33 relations: Apollo 13, Cosmic ray, Cosmos 154, Free-return trajectory, Kosmos 146, List of cosmonauts, Magnetic field, Mars, Micrometeoroid, Moon landing, N1 (rocket), Planet, Proton (rocket family), Robotic spacecraft, Russian tortoise, Solar wind, Soviet crewed lunar programs, Soviet Union, Soyuz (spacecraft), Soyuz 7K-L1, Soyuz 7K-L1 No.4L, Soyuz 7K-L1 No.5L, Venus, Zond 1, Zond 2, Zond 3, Zond 4, Zond 5, Zond 6, Zond 7, Zond 8, Zond program, 3MV.
Apollo 13 was the seventh manned mission in the Apollo space program and the third intended to land on the Moon.
Cosmic rays are high-energy radiation, mainly originating outside the Solar System and even from distant galaxies.
'''Cosmos 154''' (or Космос 154 in Russian) was a Soviet test spacecraft launched from the Baikonur Cosmodrome aboard a Proton-K rocket.
A free-return trajectory is a trajectory of a spacecraft traveling away from a primary body (for example, the Earth) where gravity due to a secondary body (for example, the Moon) causes the spacecraft to return to the primary body without propulsion (hence the term free).
Kosmos 146 was a Soviet test satellite precursor to the Zond series, launched from the Baikonur Cosmodrome aboard a Proton K rocket.
This is a list of cosmonauts who have taken part in the missions of the Soviet space program and the Russian Federal Space Agency, including ethnic Russians and people of other ethnicities.
A magnetic field is a vector field that describes the magnetic influence of electrical currents and magnetized materials.
Mars is the fourth planet from the Sun and the second-smallest planet in the Solar System after Mercury.
A micrometeoroid is a tiny meteoroid; a small particle of rock in space, usually weighing less than a gram.
A Moon landing is the arrival of a spacecraft on the surface of the Moon.
The N1 (Russian: Н1, from Ракета-носитель, Raketa-Nositel, carrier) was a super heavy-lift launch vehicle intended to deliver payloads beyond low Earth orbit, acting as the Soviet counterpart to the US Saturn V. It was designed with crewed extra-orbital travel in mind.
A planet is an astronomical body orbiting a star or stellar remnant that is massive enough to be rounded by its own gravity, is not massive enough to cause thermonuclear fusion, and has cleared its neighbouring region of planetesimals.
Proton (Russian: Протон) (formal designation: UR-500) is an expendable launch system used for both commercial and Russian government space launches.
A robotic spacecraft is an uncrewed spacecraft, usually under telerobotic control.
The Russian tortoise (Agrionemys horsfieldii), also commonly known as Horsfield's tortoise, Afghan tortoise or the Central Asian tortoise, is a threatened species of tortoise.
The solar wind is a stream of charged particles released from the upper atmosphere of the Sun, called the corona.
The Soviet crewed lunar programs were a series of unsuccessful programs pursued by the Soviet Union to land a man on the Moon, in competition with the United States Apollo program to achieve the same goal set publicly by President John F. Kennedy on May 25, 1961.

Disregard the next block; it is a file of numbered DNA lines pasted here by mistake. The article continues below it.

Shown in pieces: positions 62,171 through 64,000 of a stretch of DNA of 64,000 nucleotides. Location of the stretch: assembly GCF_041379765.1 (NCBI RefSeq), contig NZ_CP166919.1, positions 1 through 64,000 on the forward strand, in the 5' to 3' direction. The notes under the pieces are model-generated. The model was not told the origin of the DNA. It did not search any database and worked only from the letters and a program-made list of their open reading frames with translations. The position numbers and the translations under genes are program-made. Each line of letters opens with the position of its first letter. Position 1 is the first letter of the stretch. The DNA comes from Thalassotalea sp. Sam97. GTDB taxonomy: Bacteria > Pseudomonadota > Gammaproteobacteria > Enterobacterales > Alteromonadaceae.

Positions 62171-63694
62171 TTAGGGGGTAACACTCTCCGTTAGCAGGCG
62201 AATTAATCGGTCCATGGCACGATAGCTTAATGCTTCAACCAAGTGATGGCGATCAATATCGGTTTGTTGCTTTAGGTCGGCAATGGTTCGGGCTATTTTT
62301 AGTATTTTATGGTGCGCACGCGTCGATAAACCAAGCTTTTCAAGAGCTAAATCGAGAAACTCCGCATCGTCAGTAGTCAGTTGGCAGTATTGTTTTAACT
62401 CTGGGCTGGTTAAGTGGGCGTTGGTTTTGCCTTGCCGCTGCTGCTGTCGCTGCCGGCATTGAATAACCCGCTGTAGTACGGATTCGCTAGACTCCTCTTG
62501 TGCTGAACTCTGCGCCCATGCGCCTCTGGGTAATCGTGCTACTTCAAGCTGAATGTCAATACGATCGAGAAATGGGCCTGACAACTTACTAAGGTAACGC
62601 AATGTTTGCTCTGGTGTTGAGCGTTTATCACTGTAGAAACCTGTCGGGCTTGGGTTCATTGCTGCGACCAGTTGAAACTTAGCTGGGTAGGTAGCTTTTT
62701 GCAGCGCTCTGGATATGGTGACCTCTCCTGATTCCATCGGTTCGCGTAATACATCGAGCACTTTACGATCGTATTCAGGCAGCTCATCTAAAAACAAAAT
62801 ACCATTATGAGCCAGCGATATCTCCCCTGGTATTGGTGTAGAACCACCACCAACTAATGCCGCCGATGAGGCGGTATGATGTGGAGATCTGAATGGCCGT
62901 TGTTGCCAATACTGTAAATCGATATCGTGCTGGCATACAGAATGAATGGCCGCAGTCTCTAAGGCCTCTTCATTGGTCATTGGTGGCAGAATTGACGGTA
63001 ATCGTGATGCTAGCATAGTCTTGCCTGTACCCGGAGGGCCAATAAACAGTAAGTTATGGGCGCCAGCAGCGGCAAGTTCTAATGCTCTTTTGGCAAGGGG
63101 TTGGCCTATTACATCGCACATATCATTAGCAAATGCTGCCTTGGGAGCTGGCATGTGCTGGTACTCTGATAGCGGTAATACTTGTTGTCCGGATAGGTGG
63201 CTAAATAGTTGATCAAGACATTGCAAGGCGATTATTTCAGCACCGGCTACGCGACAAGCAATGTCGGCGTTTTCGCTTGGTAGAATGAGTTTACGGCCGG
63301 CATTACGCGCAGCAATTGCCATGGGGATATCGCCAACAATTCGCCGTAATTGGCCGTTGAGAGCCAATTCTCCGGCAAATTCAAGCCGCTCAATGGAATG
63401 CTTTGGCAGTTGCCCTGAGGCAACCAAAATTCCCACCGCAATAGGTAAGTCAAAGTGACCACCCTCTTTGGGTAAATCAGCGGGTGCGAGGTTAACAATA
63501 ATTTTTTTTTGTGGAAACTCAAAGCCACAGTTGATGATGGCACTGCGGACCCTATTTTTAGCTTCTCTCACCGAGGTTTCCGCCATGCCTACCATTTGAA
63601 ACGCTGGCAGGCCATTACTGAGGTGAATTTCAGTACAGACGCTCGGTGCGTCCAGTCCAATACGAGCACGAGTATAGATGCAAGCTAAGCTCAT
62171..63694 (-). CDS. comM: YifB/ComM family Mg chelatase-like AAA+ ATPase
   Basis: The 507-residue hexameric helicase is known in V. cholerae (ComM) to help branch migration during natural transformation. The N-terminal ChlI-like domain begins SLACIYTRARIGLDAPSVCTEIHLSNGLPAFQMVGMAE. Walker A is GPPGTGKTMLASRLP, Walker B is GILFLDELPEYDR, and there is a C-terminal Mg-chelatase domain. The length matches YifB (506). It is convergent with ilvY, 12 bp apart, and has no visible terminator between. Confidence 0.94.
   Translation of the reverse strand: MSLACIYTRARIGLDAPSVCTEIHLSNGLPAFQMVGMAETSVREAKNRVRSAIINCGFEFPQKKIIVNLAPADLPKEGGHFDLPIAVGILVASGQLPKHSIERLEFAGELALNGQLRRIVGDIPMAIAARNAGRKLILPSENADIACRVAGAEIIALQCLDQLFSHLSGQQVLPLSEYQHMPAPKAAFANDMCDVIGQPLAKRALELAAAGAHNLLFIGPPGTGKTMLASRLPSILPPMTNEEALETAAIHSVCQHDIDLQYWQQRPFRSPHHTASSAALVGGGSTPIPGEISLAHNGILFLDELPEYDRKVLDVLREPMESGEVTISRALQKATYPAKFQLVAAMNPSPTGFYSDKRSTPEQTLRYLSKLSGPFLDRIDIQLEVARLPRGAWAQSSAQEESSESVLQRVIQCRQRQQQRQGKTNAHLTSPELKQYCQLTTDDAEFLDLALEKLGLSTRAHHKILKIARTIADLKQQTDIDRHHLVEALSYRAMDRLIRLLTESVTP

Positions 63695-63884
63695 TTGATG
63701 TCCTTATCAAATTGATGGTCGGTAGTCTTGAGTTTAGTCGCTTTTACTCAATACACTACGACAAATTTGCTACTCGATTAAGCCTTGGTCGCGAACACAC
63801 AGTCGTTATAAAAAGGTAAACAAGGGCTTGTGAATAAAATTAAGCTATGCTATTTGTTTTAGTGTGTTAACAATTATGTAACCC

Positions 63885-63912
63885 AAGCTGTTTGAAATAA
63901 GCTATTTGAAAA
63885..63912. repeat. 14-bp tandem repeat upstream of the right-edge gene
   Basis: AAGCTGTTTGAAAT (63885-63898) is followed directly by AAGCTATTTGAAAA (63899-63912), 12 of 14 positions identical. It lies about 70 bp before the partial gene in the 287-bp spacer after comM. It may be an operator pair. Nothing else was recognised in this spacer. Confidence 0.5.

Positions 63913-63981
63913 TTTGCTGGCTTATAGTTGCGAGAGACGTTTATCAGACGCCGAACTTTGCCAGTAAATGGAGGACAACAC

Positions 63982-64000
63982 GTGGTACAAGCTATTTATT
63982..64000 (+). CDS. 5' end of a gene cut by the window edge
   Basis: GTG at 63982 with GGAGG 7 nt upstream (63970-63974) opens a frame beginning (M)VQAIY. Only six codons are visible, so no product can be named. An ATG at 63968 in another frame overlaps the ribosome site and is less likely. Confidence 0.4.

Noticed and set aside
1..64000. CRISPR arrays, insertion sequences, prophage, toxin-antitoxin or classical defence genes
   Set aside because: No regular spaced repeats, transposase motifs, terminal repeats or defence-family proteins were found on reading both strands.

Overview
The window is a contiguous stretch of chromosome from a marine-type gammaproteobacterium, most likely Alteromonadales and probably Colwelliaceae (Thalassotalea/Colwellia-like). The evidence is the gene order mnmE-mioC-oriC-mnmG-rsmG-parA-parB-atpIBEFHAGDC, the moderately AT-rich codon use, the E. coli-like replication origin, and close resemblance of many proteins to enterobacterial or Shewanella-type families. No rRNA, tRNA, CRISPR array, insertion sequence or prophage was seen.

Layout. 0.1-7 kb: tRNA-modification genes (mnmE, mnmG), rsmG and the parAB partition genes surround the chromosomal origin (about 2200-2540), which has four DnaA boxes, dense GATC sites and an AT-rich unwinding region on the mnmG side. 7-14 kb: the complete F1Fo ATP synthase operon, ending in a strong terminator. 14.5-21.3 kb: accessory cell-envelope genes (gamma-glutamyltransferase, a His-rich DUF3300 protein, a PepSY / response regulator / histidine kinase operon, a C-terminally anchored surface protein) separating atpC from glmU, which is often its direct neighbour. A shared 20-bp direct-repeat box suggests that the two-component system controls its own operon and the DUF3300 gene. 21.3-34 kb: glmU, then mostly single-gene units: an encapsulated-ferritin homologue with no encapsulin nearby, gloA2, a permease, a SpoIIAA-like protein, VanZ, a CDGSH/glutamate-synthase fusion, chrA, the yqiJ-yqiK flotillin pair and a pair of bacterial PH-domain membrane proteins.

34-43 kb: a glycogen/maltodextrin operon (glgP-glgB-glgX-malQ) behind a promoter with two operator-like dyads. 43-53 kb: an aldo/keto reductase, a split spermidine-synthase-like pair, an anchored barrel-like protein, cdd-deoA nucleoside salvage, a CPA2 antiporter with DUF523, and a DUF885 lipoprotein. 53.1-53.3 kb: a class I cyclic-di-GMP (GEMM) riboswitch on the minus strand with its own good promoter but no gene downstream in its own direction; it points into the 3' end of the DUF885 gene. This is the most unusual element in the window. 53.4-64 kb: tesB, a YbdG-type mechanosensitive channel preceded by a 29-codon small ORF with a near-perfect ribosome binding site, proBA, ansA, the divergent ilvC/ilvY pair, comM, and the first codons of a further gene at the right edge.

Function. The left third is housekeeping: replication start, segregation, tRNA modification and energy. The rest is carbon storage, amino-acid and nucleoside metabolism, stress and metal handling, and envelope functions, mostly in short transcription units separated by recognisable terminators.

The Soviet Union, officially the Union of Soviet Socialist Republics (USSR) was a socialist state in Eurasia that existed from 1922 to 1991.
Soyuz is a series of spacecraft designed for the Soviet space program by the Korolev Design Bureau (now RKK Energia) in the 1960s that remains in service today.
The Soyuz 7K-L1 "Zond" spacecraft was designed to launch men from the Earth to circle the Moon without going into lunar orbit in the context of the Soviet manned moon-flyby program in the Moon race.
Soyuz 7K-L1 No.4L, sometimes identified by NASA as Zond 1967A, was a Soviet spacecraft which was launched in 1967 as part of the Zond programme.
Soyuz 7K-L1 No.5L, sometimes identified by NASA as Zond 1967B, was a Soviet spacecraft which was launched in 1967 as part of the Zond programme.
Venus is the second planet from the Sun, orbiting it every 224.7 Earth days.
Zond 1 was a spacecraft of the Soviet Zond program.
Zond 2 was a Soviet space probe, a member of the Zond program, and was the fifth Soviet spacecraft to attempt a flyby of Mars.
Zond 3 was a 1965 space probe which performed a flyby of the Moon far side, taking a number of quality photographs for its time.
Zond 4, part of the Soviet Zond program and an unmanned version of Soyuz 7K-L1 manned Moon-flyby spacecraft, was one of the first Soviet experiments towards manned circumlunar spaceflight.
Zond 5, a member of the Soviet Zond program, was an unmanned spacecraft that in September 1968 became the second ship to travel to and circle the Moon, and the first to return safely to Earth.
Zond 6, a formal member of the Soviet Zond program and unmanned version of Soyuz 7K-L1 manned moon-flyby spacecraft, was launched on a lunar flyby mission from a parent satellite (68-101B) in Earth parking orbit.
Zond 7, a formal member of the Soviet Zond program and unmanned version of Soyuz 7K-L1 manned moon-flyby spacecraft, the first truly successful test of L1, was launched towards the Moon from a mother spacecraft (69-067B) on a mission of further studies of the Moon and circumlunar space, to obtain color photography of Earth and the Moon from varying distances, and to flight test the spacecraft systems.
Zond 8, a formal member of the Soviet Zond program and unmanned version of Soyuz 7K-L1 manned Moon-flyby spacecraft, was launched from an Earth orbiting platform, Tyazheliy Sputnik, towards the Moon.
Zond (Зонд; Russian for "probe") was the name given to two distinct series of Soviet unmanned space program undertaken from 1964 to 1970.
The 3MV planetary probe (short for 3rd generation Mars-Venus) is a designation for a common design used by early Soviet unmanned probes to Mars and Venus.